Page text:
Media, Cyber Wars And Change



The media debacle that unfolded during the last couple of weeks is not unique to Pakistan; it has already rocked the West. Rupert Murdoch and his media empire are under the gun in UK for the phone hacking scandal and reporting practices. During the second Iraq war, the credibility of the American media was questioned for not asking the right questions. Then came the WikiLeaks phenomena, the repercussions of which are still being felt. As the reputation of mainstream media got hit, alternative sources of information gained in status.

The connection between powerful individuals and media is nothing new. International actors spent huge sums to protect their image and influence the messages that reflect on them. The bottom line is, in the information age, media has become a tactical and strategic weapon. It is used to shape perceptions that ultimately are instrumental in developing pubic opinion. This is one of the key reasons why the battle for the control of cyber space is heating up.


The Advent Of Social Media

What constitutes media has changed over times as well, and it’s no longer just the print and the traditional electronic media. Modern communication technologies and social media such as Facebook, Twitter and YouTube have been added to the list and are playing a key role in the Arab transformation.

For instance, in the Arab awakening, WikiLeaks acted as a catalyst in igniting the resentment and discontent that existed within the Arab society. The leaked documents reinforced the perceptions widely held by the public about their duplicitous rulers and elite. On the other hand, with tools like Facebook and Twitter, people were able to vent their anger, organize and maintain the much-needed momentum, as seen in Tahrir Square. They empowered the otherwise powerless citizens of these countries to become voluntary reporters and spies in this modern day information warfare. The vitality of social media has increased to such an extent that UN wants to classify access to the Internet as a basic human right.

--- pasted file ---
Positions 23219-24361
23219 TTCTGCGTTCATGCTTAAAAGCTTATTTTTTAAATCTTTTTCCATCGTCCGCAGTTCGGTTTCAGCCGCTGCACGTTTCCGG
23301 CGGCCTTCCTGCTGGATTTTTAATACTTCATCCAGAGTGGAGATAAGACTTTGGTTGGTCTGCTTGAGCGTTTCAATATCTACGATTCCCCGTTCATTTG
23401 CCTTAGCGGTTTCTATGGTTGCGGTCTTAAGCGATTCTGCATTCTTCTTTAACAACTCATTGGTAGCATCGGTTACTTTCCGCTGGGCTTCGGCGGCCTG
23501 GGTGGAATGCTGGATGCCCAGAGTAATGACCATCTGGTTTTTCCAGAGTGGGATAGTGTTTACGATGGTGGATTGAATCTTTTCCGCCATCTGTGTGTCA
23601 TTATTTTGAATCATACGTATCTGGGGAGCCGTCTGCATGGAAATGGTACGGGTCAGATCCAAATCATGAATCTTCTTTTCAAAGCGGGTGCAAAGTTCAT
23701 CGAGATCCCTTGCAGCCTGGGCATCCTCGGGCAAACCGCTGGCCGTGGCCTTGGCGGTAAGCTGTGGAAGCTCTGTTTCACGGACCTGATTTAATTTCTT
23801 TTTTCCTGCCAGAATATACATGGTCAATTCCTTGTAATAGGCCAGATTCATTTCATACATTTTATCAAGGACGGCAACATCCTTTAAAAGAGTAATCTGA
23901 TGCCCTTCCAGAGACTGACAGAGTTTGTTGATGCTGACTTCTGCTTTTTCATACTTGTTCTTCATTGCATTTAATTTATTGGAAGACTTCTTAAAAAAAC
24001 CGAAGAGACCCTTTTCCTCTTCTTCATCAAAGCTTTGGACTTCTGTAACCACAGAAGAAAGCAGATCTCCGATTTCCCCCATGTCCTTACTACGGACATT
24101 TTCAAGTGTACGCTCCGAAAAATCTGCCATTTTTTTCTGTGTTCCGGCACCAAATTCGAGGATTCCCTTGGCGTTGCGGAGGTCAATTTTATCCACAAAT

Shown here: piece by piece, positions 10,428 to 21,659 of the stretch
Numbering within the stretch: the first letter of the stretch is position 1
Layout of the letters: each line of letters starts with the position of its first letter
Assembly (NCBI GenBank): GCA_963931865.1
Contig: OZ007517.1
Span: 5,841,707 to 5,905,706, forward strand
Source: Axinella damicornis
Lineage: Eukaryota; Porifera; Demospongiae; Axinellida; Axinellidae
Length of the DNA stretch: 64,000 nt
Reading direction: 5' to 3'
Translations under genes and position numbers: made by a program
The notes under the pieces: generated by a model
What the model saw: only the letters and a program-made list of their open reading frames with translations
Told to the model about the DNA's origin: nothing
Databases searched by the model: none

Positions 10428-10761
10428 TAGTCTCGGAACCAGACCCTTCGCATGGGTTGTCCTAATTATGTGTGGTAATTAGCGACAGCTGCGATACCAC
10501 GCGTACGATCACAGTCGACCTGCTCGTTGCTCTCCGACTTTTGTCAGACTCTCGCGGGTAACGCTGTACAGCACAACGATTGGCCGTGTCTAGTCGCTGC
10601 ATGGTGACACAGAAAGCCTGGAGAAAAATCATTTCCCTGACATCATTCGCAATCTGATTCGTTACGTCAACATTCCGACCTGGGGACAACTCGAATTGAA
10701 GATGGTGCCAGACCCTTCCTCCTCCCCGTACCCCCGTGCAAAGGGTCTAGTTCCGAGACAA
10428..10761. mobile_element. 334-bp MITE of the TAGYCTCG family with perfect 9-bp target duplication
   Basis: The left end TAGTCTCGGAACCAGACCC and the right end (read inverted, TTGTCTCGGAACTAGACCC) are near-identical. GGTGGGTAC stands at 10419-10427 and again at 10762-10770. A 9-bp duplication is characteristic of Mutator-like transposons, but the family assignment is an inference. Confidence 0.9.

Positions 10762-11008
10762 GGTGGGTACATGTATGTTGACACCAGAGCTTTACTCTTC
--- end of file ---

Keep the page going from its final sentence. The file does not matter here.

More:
However, these modern tools have not been able to generate leadership to take charge of the movement it has inspired. Thus, while the social media has had a galvanizing influence and in providing the initial momentum, it has a dangerous side effect of not preparing people for the day after. Despite these limitations, the social media tools appeared to be tremendously successful in bringing about regime change but constitute a threat to the forces of status quo. Many Arab regimes have now imposed strict control over these mediums while UN wants to classify access to Internet as a basic human right.

Cyber Warfare And Cyber Security

With increasing dependence on Internet, protecting the infrastructure and networks that facilitates these information-based transactions to occur in the cyber space, has emerged as the most important arena of the future warfare. The US and the West are spending big bucks towards beefing up cyber security, to prevent not only the extremists from exploiting the vulnerabilities, but to also protect against industrial espionage from countries like China.